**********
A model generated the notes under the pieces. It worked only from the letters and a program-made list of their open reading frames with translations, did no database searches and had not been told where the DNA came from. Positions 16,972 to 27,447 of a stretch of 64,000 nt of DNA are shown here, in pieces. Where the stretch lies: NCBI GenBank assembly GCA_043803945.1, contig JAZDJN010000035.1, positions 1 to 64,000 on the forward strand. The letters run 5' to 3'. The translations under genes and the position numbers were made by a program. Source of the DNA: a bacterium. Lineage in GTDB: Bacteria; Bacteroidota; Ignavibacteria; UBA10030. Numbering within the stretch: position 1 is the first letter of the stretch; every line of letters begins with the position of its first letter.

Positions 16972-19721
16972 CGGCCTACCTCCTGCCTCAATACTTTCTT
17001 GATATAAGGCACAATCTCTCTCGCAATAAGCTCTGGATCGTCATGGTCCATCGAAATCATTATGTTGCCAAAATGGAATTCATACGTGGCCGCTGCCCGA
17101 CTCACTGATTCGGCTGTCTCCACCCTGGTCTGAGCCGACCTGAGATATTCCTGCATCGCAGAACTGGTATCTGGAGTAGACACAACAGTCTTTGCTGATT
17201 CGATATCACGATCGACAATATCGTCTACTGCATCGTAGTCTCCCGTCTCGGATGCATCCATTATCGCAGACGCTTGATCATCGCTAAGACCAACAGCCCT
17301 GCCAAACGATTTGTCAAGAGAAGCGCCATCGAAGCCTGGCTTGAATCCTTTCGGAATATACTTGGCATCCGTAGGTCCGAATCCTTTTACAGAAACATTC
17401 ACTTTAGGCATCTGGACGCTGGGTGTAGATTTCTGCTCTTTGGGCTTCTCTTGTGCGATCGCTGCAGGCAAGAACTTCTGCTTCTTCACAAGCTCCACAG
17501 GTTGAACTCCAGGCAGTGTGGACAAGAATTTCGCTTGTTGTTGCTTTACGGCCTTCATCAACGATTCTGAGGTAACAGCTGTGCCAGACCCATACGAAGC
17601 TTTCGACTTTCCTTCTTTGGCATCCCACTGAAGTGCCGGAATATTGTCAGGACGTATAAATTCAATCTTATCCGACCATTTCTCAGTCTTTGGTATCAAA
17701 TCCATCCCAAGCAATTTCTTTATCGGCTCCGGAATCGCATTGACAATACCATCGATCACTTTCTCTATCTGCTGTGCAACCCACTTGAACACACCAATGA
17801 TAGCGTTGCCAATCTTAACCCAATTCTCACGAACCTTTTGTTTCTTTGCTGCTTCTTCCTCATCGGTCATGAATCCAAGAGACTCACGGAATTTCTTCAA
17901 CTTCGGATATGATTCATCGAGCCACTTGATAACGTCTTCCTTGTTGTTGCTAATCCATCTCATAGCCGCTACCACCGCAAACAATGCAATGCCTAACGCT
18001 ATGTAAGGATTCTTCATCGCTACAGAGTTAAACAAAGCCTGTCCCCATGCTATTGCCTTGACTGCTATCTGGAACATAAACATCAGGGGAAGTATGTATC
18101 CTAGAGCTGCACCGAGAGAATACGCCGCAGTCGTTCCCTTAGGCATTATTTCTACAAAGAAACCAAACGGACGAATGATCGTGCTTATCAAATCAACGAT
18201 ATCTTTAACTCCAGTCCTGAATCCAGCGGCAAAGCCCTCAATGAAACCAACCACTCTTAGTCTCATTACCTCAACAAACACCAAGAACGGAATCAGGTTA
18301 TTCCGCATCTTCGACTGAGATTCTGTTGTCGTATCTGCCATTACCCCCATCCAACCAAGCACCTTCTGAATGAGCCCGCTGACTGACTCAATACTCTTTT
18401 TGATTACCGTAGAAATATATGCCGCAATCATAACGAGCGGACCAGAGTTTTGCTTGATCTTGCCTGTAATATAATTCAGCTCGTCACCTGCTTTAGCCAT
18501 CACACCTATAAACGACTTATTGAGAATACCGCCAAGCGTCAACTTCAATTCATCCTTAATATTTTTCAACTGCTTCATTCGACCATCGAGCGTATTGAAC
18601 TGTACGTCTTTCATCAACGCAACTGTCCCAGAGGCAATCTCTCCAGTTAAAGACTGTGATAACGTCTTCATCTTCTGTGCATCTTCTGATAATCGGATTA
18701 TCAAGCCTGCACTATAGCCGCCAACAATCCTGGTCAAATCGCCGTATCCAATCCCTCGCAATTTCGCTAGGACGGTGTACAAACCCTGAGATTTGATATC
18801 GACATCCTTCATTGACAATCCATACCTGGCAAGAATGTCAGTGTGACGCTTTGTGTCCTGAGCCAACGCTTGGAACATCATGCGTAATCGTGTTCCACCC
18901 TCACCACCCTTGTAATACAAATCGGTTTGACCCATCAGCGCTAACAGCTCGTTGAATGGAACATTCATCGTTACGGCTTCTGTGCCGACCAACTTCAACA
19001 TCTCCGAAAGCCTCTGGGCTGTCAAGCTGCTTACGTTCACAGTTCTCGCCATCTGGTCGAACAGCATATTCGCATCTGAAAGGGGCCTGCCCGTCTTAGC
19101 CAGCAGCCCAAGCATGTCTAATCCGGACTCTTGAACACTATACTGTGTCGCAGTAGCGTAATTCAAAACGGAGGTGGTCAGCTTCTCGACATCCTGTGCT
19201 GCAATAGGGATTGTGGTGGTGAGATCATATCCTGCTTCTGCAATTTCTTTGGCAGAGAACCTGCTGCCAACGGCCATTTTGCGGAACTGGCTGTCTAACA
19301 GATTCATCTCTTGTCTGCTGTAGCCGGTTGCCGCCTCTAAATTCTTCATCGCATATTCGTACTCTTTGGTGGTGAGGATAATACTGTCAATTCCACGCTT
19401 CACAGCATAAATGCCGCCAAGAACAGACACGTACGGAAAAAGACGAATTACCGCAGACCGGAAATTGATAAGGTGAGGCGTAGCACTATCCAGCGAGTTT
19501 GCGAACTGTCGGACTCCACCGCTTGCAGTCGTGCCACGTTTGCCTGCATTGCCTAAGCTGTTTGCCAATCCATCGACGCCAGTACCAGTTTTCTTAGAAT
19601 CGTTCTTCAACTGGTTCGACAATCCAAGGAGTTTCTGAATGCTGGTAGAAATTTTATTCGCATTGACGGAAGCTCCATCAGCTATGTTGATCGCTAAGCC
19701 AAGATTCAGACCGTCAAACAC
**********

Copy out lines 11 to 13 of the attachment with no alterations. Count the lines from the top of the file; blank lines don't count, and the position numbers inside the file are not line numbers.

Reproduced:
17701 TCCATCCCAAGCAATTTCTTTATCGGCTCCGGAATCGCATTGACAATACCATCGATCACTTTCTCTATCTGCTGTGCAACCCACTTGAACACACCAATGA
17801 TAGCGTTGCCAATCTTAACCCAATTCTCACGAACCTTTTGTTTCTTTGCTGCTTCTTCCTCATCGGTCATGAATCCAAGAGACTCACGGAATTTCTTCAA
17901 CTTCGGATATGATTCATCGAGCCACTTGATAACGTCTTCCTTGTTGTTGCTAATCCATCTCATAGCCGCTACCACCGCAAACAATGCAATGCCTAACGCT